Options for Strengthening Nonproliferation After the Iran Nuclear Dearl

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October 19, 2015

On October 19, 2015, the Arms Control Association and The Lugar Center hosted a private, off-the-record dinner discussion on possible next steps for the Executive Branch and Congress to strengthen nonproliferation after the Joint Comprehensive Plan of Action (JCPOA). Arms Control Association Executive Director Daryl G. Kimball kicked off the discussion by presenting a set of options to build upon the nonproliferation value of the JCPOA, as summarized in an Arms Control Association Issue Brief.  Assistant Secretary of State for International Security and Nonproliferation Thomas Countryman and Philip Solondz Distinguished Fellow Ambassador James Jeffrey of the Washington Institute for Near East Policy took turns responding to the Arms Control Association’s proposals.

Thomas Countryman began the discussion by thanking the Arms Control Association for its thoughtful brief that touched on many aspects of a robust nonproliferation regime. He noted that many of the recommendations are generally aligned with U.S. policy.  He noted that timely payments to the International Atomic Energy Agency (IAEA) of the United States’ regular budget assessments would go a long way toward maintaining our credibility as a staunch supporter of the IAEA. He also suggested that U.S. policy be focused on region-wide adoption of, and adherence to, IAEA additional protocols, including encouraging Egypt, Saudi Arabia, and Syria to conclude an additional protocol with the IAEA.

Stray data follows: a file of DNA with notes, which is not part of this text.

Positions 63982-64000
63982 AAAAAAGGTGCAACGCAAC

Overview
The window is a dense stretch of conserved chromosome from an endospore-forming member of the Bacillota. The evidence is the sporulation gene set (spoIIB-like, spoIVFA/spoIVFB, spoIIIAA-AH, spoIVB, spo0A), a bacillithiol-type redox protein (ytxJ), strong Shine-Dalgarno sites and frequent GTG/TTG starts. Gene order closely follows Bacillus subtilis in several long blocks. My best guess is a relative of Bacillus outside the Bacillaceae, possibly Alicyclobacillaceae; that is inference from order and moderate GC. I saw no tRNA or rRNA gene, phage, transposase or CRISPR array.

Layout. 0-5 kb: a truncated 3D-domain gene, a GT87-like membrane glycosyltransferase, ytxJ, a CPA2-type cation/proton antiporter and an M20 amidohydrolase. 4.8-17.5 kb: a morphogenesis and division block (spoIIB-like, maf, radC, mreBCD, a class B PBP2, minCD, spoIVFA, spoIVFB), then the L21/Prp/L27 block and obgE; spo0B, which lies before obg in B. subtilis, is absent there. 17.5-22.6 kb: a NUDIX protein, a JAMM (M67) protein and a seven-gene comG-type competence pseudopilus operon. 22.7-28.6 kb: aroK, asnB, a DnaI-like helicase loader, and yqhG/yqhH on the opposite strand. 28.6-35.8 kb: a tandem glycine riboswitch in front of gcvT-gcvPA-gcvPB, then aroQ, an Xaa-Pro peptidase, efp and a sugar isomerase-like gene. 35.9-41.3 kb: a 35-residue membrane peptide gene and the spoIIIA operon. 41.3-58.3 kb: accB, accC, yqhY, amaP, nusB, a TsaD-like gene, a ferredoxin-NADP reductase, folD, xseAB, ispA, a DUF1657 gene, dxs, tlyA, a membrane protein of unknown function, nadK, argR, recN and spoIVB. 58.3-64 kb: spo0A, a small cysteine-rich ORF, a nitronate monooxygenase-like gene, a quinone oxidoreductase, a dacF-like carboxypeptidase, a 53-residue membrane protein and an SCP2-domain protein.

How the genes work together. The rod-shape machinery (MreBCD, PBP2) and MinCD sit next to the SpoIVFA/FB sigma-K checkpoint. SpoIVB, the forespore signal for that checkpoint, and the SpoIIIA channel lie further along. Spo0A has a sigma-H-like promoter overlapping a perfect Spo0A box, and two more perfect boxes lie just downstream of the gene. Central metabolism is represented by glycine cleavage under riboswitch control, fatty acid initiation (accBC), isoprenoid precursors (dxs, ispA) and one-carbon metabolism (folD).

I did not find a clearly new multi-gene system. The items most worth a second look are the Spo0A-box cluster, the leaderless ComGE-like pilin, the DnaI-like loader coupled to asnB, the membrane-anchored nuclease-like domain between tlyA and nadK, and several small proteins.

James Jeffrey began his remarks by noting that he does not believe that the JCPOA will be a “transformational” agreement that meaningfully reshapes the entire region or Iran’s behavior. He believes the JCPOA will be more like U.S. arms control agreements with the Soviet Union, which were primarily technical agreements that didn’t change the underlying nature of the relationship. Jeffrey noted however that going forward, the administration and Congress should keep in mind that the agreement is not just about technical adherence to the JCPOA on the part of Iran, but that there are political issues that need to be worked through to keep the agreement from falling apart.  Jeffrey concludes that if the Iranians adhere to all aspects of the agreement and behave responsibly then there is a basis to be hopeful about additional cooperative initiatives with Iran in the future.

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Source: Arms Control Association

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